Founded by creativity expert Marci Segal on May 25, 2001, in Toronto, Canada, World Innovation and Creativity Day was first recognized by the United Nations on April 21, 2017. UNCTAD Acting Secretary-General Isabelle Durant said the resolution was timely. “The creative industries are critical to the sustainable development agenda. They stimulate innovation and diversification, are an important factor in the burgeoning services sector, support entrepreneurship, and contribute to cultural diversity,” she said.
We celebrate innovation and creativity every day here at Mindhatch, but we thought today we’d gather some of our most popular Mindhatch Insights in one place to help you celebrate.
Creativity is one of the top three skills that companies look for in their employees. Organizational Improv™ is a form of corporate training that uses activities and concepts from improvisational comedy as a training approach to develop creative skills, mindsets, and leadership capacity. Here are three organizations that put improv into action.
Myth: Failure is bad. WRONG! It is productive and a great tool when embraced at work. Give your employees the psychological safety they need to be creative and innovative today and here’s how.
Too many organizations have innovation backward: Effective innovators aren’t seeking to do MORE with less, they are seeking to do BETTER. They see innovation as a way of creating new value and possibilities, not merely extracting incremental value. If you’re not creating new value, you’re not developing strategic advantages. In short, you’re not really innovating. Find out how to do it right.
Work hazard: Jerk alert! Don’t be one and certainly don’t hire one. Interviewing and hiring people is difficult and bias may play a factor. Regardless of size, maturity, or industry, businesses and organizations face one near-universal business challenge: finding and hiring the right people. How do you avoid bias? Find out how improv can help you.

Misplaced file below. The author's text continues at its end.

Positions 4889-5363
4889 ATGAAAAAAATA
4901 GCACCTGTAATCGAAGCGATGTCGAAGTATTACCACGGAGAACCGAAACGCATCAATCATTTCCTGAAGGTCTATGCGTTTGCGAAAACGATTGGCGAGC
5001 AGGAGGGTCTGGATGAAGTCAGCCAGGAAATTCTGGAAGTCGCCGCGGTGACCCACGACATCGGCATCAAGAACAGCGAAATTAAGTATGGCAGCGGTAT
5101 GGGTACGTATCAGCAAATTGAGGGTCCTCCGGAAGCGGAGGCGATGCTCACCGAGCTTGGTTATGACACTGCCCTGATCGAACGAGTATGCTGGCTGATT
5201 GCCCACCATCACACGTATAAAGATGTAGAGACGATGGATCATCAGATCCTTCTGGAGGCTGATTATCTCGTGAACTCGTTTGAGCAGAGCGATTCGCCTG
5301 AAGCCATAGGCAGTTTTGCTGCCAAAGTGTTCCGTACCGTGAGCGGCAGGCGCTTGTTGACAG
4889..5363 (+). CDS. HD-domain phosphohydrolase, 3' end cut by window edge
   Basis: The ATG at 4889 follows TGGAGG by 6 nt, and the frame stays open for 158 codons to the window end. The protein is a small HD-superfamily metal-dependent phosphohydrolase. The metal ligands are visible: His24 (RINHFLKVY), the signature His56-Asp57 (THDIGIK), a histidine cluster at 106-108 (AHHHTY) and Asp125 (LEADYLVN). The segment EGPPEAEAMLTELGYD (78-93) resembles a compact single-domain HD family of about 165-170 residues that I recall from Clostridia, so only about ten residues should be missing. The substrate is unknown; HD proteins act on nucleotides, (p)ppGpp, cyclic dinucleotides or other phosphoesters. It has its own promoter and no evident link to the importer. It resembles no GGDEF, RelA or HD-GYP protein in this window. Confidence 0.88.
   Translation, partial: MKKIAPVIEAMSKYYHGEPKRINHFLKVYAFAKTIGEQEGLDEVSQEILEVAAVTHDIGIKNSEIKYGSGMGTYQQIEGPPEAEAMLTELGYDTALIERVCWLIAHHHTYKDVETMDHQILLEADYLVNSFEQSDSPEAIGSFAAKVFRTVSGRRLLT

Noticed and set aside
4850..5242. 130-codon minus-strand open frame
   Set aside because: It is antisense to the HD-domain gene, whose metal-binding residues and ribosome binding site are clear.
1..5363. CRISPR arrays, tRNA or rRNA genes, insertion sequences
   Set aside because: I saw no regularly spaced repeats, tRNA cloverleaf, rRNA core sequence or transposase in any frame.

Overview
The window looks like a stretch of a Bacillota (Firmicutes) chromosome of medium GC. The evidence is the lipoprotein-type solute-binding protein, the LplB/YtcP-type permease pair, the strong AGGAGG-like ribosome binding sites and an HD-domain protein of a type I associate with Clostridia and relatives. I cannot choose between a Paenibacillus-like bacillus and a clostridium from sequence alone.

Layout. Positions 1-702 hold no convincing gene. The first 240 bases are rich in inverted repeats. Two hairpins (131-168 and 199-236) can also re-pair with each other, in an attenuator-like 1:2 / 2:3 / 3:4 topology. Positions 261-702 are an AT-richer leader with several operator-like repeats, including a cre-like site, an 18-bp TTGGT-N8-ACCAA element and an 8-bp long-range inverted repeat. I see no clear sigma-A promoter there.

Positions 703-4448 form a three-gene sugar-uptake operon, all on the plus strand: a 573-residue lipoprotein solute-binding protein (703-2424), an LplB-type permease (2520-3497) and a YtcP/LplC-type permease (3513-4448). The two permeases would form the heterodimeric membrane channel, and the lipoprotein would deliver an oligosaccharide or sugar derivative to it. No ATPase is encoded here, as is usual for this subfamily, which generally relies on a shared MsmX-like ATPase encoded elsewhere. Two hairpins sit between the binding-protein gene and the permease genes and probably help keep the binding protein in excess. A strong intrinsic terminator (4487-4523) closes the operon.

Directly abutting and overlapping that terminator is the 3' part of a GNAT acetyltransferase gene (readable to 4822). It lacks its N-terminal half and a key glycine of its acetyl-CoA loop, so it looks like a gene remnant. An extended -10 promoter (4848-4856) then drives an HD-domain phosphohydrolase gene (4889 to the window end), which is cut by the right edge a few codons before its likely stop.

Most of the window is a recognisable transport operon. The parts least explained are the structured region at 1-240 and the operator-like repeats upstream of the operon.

How do you get — and keep — employees engaged? In our work, we’ve found that employee engagement often boils down to organizational culture. And in order to change organizational culture for the better you need to stop thinking of employees as human resources. Employees are not machines whose outputs need to be optimized at all costs. Applying human-centered solutions will make the workplace a better place for those in it.
Leaving organizational culture to chance is risky business. Just as design thinking requires integrity and good intentions, a strong company culture isn’t created by merely wishing it so. An organizational culture that is intentionally cultivated touches every facet of a company: from employee recruitment, engagement, and retention, to the development of product and service solutions, to the bottom line. Cultivate the culture you want with some keys steps from Design Thinking.
We all could use a little bit of empathy in everyday life and that also goes for our customers. Encourage your employees to see interactions from your customer’s perspective. What is the customer experience like? Are there any strong emotions involved? Getting closer to your customers with empathy isn’t just a nice thing to do…it’s an essential business practice that boosts profits, builds loyalty, and drives innovation in several key ways.